Autism



There are several reasons why I chose the topic of Autism. First, autism is intriguing
because it is very hard to understand. Medical science is at a loss to explain why and how it occurs.

Second, I have had occasion to develop a personal relationship with children who are afflicted with
autism.
At The Childrens Institute, where I volunteer, I sit and play with many kids, two of whom
are very hard to play with. Even though they are five and six years old, they avoid making eye
contact with others, and often refuse to play with the other kids. Also, once they start watching
something, like television, it is very hard to get them to look somewhere else. They are focused,
almost mesmerized by the television, especially if there are flashing lights or colors. One child
rocks back and forth, sometimes slowly and sometimes faster. An older child makes noises a lot,
hums and randomly laughs for no reason. My observations prompted me to do some research into
autism and I found that these were traits which others had also observed in patients afflicted with
autism.
Autism has mystified scientists and doctors for more than a century. So, what do we know
about it now? It is a complex developmental disability that usually appears during the first three
years of life, and it arises from a neurological disorder that affects the functioning of the brain.
The brainstem of a person with autism is shorter than a normal brainstem, lacks a structure known
as the superior olive and has a smaller than normal structure known as the facial nucleus.
Scientists who have observed the brainstems of autistic patients have reported that it is though a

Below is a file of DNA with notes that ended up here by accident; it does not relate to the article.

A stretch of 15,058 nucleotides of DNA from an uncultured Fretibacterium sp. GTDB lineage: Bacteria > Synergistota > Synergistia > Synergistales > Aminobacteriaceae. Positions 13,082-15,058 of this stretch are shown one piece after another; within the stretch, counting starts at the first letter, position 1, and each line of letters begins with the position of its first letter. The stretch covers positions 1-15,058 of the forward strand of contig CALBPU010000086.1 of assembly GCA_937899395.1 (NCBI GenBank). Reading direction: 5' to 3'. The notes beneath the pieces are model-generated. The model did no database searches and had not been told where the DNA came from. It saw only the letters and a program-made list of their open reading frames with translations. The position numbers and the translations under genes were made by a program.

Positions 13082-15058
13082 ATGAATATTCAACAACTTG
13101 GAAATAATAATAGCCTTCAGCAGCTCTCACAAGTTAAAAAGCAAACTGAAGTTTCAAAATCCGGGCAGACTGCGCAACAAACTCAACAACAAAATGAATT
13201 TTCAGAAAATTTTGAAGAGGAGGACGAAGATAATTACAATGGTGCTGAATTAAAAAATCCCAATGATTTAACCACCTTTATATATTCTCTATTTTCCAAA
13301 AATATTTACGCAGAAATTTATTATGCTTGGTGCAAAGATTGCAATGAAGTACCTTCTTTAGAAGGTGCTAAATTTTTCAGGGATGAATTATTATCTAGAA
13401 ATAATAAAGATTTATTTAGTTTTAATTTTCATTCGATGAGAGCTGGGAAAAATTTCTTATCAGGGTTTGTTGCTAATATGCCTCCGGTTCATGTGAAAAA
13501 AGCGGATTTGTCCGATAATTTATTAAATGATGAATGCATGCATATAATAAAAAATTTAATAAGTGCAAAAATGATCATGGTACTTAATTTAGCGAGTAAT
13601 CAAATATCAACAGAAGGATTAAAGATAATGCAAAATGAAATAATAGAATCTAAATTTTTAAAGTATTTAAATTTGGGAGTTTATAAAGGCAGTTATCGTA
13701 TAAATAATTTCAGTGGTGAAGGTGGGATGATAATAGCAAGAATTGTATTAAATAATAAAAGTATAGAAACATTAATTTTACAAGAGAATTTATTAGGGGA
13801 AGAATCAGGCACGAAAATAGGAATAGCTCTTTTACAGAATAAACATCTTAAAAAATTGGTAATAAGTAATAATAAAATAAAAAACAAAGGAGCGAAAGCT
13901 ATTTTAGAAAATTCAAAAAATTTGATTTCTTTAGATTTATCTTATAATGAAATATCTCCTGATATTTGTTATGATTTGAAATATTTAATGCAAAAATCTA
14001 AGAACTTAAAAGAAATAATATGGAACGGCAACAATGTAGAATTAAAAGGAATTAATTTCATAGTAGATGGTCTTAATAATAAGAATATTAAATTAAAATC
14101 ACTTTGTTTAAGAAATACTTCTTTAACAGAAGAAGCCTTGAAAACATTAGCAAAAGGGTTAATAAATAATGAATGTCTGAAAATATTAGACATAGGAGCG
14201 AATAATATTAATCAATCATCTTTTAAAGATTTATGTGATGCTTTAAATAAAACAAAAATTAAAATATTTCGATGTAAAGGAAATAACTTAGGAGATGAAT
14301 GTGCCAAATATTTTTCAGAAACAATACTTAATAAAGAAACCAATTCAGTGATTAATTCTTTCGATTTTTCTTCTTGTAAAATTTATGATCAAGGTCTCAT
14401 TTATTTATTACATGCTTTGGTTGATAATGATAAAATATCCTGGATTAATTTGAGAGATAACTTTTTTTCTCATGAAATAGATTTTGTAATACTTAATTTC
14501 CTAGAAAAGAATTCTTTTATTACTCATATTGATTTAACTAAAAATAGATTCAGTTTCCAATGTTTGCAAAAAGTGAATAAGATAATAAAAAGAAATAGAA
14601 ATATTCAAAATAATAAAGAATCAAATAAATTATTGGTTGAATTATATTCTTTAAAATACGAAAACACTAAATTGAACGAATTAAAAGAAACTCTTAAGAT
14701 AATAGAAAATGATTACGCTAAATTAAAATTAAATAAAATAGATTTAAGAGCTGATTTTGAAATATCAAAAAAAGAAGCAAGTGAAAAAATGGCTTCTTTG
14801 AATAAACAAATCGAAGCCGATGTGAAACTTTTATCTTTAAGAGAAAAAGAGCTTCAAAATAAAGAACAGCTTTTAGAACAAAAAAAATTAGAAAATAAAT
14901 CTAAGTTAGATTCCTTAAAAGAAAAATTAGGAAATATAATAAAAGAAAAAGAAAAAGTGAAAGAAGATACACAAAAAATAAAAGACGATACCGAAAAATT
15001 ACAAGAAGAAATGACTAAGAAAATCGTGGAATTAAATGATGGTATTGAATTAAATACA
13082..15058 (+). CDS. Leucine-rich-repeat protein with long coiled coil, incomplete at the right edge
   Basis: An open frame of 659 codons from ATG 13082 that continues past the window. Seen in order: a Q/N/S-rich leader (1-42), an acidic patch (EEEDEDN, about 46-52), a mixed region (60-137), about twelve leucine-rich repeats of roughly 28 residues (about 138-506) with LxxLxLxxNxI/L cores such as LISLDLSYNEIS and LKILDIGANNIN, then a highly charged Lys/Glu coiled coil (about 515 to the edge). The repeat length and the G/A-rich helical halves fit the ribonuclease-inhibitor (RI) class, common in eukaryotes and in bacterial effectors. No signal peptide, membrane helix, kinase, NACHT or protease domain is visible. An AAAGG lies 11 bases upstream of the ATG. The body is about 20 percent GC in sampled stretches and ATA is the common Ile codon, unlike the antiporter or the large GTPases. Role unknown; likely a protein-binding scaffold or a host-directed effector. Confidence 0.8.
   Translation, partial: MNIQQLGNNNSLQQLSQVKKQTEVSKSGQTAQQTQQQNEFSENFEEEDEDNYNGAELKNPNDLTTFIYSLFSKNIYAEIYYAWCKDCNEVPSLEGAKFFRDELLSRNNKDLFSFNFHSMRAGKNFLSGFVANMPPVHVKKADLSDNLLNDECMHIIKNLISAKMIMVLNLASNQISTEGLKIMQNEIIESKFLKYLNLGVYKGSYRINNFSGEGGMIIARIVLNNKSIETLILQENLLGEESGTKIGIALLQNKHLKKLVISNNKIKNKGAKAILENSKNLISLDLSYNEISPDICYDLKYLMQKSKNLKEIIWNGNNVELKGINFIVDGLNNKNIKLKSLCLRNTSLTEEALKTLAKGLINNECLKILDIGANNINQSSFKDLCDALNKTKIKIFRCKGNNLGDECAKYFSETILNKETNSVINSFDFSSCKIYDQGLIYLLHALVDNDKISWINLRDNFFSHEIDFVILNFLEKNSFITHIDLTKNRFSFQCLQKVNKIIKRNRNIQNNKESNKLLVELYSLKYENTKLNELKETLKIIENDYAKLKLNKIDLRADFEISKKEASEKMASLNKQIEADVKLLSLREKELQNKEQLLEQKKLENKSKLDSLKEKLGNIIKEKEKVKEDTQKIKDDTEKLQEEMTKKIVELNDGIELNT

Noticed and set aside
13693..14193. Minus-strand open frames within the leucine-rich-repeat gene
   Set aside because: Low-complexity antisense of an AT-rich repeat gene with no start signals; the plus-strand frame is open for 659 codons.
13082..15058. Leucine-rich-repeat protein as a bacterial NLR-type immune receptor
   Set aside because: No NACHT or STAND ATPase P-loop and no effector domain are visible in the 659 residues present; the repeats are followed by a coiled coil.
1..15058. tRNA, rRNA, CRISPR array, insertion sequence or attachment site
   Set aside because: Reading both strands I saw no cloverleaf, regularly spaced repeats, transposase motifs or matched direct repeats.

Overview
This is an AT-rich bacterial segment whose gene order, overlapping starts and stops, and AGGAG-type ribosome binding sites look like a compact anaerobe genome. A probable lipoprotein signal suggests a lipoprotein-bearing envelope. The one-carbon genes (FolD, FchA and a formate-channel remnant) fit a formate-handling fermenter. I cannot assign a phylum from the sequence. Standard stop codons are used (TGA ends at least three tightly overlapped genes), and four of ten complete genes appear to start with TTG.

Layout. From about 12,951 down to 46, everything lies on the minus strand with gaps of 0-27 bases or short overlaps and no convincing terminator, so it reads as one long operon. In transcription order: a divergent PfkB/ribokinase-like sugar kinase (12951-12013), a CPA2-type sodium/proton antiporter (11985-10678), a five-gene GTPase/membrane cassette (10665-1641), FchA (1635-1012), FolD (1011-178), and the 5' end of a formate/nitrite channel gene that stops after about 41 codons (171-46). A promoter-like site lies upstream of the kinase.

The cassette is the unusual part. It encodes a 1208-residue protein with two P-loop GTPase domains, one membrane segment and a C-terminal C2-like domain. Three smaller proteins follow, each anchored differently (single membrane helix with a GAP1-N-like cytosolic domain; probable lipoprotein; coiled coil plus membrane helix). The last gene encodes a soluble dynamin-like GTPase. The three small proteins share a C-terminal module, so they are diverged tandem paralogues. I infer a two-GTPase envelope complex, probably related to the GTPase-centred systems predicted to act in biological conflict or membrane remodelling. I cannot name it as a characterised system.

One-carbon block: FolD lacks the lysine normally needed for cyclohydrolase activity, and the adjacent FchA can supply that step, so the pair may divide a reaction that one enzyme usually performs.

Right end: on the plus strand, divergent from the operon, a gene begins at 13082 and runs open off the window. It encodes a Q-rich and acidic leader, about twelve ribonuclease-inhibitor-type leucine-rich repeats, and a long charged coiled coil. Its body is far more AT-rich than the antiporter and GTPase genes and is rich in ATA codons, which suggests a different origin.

band of tissue is missing.
The symptoms of autism vary from one person to another. Some people can be affected
greatly by one symptom, while other may be affected more strongly by a different symptom.
This developmental disability impacts normal development of the brain in areas such as
social interaction and communication skills. Children with autism cannot interpret the emotional
states of others, they dont recognize anger, sorrow or manipulative intent. Their language skills
are limited and they will often fail to initiate and sustain conversations.
It is common for an autistic person to avoid being touched because of a heightened sense of
touch. A light touch to most people may hurt an autistic person. On the other hand, some autistic
people are insensitive to pain and wont notice injuries. Hearing can also be heightened so that a
noise that would not bother your or my ears, may hurt an autistic persons ears. Autistic peoples
vision can also be affected. They have trouble recognizing people. They can also have their eyes
hurt by a bright light or a certain flickering.
People with autism lack normal non-verbal communication and body language. Because of
this, they will seem more literal minded and unemotional than those around them. They also have
trouble with verbal communication which sometimes means they will take a question or statement in
a literal or unusual way. Some autistic people display communication difficulties such as difficulty
remembering vocabulary and pronouncing words. Some are mute. Many need extra time to process
verbal questions or comments and to reply. From time to time they will repeat things they hear or
even their own words.

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As you can see, autism affects its victims in a wide variety of ways. Some do well in special
supportive environments, other are completely independent and function fairly well, and still others